The study of the period of 1066 has proved problematic for historians due to the scarce nature of contemporary sources. Although few, if any, historical sources are totally impartial, the surviving documents concerning the Battle of Hastings are particularly biased. This bias results, in no small part, from the attempt made by the Normans after the conquest to justify William’s actions. Therefore, much of the surviving material is Norman in focus and written some time after 1066.
A second problem with the study of this period relates to the traditional ideas that are held by many concerning the Battle of Hastings. Perhaps most notably, the surviving assumption that Harold was shot in the eye. These pre-held misconceptions make many later sources fundamentally unreliable.
However, this is not to say that it is impossible to find out about the period of 1066. Despite its obvious Norman bias and the fact that it was compiled sometime after the event, the Bayeux Tapestry offers a considerable amount of insight. Similarly, the Anglo-Saxon Chronicles, the writings of William de Poitiers and even some contemporary historians provide valuable interpretations of the events leading to Harold’s defeat and of the battle itself.
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As a result of recent security measures, we were locked out of the blog for the last few days, and have only just been able to log back into it. We are taking steps to ensure that this does not happen again. You can rest assured that there will be a blog article ready to go online on Friday this week as normal.
Today I wanted to talk a bit about instructing, and how to instruct. Instructing is a very important skill, however it can often be ignored, or it can be underdeveloped.
Firstly, I want to point out that being a good fighter does not make you a good instructor. I have been in class by excellent fighters who could not teach very well, and I know I’ve heard plenty of other people say this as well, so it seems to be a relatively well recognised skill. Being a good researcher also doesn’t necessarily make you a good teacher either. More worryingly, even some people who have been instructing for years and seem to think they are good teachers can in reality be poor at teaching.
Teaching is a skill, and one that takes a long time and a lot of effort to be developed. It can’t be done quickly, and it can’t be ignored. When I first started instructing, I thought that I was really good. As I get better at instructing, I realise that how I was instructing previously was actually quite poor, and even now, I don’t let myself get complacent thinking that I don’t need to keep developing my instructing skills, because I really do. I think all instructors can keep developing their instructing skills, and because they can, they should. You can always become a better instructor, and I hope that this post today gives people a few thoughts on how to accomplish that.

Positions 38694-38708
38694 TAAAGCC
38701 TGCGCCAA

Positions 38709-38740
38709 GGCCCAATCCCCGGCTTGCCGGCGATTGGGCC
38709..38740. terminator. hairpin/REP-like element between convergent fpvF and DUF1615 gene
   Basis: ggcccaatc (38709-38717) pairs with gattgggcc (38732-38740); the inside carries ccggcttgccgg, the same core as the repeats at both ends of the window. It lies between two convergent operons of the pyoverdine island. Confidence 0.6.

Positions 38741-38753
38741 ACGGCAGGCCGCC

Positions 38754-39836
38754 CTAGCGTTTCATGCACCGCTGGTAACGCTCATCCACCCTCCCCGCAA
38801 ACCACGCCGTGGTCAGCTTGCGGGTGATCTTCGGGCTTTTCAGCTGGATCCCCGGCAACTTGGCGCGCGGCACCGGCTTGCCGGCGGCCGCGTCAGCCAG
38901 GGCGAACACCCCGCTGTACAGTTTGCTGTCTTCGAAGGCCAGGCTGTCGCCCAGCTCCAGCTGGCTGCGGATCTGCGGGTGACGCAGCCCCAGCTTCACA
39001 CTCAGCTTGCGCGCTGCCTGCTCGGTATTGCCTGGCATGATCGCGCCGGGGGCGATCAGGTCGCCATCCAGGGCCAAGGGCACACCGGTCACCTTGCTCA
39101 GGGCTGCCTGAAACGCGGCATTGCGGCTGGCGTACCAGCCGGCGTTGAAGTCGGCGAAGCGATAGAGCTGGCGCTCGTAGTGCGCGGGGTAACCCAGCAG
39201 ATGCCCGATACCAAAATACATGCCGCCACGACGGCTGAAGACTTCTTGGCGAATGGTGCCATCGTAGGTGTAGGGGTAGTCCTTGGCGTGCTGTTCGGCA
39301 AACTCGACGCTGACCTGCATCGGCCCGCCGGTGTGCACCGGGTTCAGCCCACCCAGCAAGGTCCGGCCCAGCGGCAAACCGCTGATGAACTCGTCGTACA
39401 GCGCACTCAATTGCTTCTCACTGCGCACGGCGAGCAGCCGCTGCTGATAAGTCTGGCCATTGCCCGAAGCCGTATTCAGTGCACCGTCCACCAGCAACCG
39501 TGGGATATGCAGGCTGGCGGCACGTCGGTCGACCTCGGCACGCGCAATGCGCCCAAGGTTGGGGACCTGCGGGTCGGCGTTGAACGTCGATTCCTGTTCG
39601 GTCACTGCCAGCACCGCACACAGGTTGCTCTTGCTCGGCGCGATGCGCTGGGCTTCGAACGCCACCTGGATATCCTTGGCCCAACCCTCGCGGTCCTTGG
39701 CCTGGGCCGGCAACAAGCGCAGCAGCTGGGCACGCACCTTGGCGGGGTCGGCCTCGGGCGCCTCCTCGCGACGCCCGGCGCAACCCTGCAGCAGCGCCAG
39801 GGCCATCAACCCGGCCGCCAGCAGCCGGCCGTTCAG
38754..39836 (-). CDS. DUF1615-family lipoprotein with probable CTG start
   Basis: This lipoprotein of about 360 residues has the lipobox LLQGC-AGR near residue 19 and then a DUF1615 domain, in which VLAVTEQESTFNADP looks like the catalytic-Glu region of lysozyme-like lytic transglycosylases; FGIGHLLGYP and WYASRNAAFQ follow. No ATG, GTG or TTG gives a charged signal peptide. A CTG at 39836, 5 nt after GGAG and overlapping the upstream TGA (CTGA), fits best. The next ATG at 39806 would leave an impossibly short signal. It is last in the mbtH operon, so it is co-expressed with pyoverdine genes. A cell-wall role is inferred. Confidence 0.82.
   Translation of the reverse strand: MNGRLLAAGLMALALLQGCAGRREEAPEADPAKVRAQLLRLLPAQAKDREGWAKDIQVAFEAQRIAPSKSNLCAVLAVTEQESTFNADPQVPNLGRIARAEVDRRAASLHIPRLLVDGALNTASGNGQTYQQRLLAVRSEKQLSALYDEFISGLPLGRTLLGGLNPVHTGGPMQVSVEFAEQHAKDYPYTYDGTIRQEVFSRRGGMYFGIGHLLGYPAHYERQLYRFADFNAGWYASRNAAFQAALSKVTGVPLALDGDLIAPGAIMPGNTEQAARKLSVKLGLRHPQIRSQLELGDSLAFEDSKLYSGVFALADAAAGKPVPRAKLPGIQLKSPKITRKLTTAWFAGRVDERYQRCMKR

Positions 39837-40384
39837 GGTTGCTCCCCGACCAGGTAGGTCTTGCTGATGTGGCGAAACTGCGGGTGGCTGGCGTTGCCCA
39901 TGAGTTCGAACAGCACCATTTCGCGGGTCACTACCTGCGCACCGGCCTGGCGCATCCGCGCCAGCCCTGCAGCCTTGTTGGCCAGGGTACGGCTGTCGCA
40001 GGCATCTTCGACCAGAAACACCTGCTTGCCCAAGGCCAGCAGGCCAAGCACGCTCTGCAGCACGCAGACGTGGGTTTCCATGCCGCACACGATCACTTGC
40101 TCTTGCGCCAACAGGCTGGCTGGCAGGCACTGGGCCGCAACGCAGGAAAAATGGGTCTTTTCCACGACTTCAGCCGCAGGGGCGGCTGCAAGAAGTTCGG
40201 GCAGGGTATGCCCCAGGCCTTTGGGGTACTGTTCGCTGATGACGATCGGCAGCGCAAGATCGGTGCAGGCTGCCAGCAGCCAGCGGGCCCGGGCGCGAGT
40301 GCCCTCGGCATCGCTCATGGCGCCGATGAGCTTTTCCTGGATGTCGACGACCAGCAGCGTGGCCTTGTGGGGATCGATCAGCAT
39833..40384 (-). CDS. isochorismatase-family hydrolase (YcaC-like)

In this article I would like to discuss the concept of the curriculum and syllabus, and why I believe martial arts organisations should have both.
In the Academy of Historical Arts, we have tried various approaches to developing syllabi and curricula, but none of them have been able to survive an increase in members, instructors and affiliated clubs across the organisation. For whatever reason, they may have been too labour-intensive on the part of the instructor, too admin-intensive on the part of club or organisation secretaries, or just too rigid and inflexible to be able to take into account the different needs of different clubs.
At the end of 2012, I proposed a new syllabus for the organisation, which has survived well, without needing any changes. It was abstract enough to accommodate all of our affiliated clubs and all of our instructors with different interpretations, but inclusive enough to ensure that everyone can be working towards the same goals without neglecting any part of their training.
So this week I have decided to write a post with the beginning documentation of a long term project I am working on. A few years ago I purchased a bare Type X blade from Albion, and have been waiting for a project worthy of the blade so I can hilt it. At fightcamp in August the perfect project appeared while I was visiting a private collection and saw a wonderful example of a Scottish style medieval arming sword. Seeing this example reminded me of something I have often wondered about why Scotland chose a fairly unique sloping hilt style for its medieval swords and more importantly how this would have effected the style of swordsmanship practised. Before I go any further I should warn the reader that this will be a long project and will undoubtedly take at least six months for me to complete, so roughly May 2014. Once I have finished however I will put links to all my posts on the topic here so that they can easily be read in order.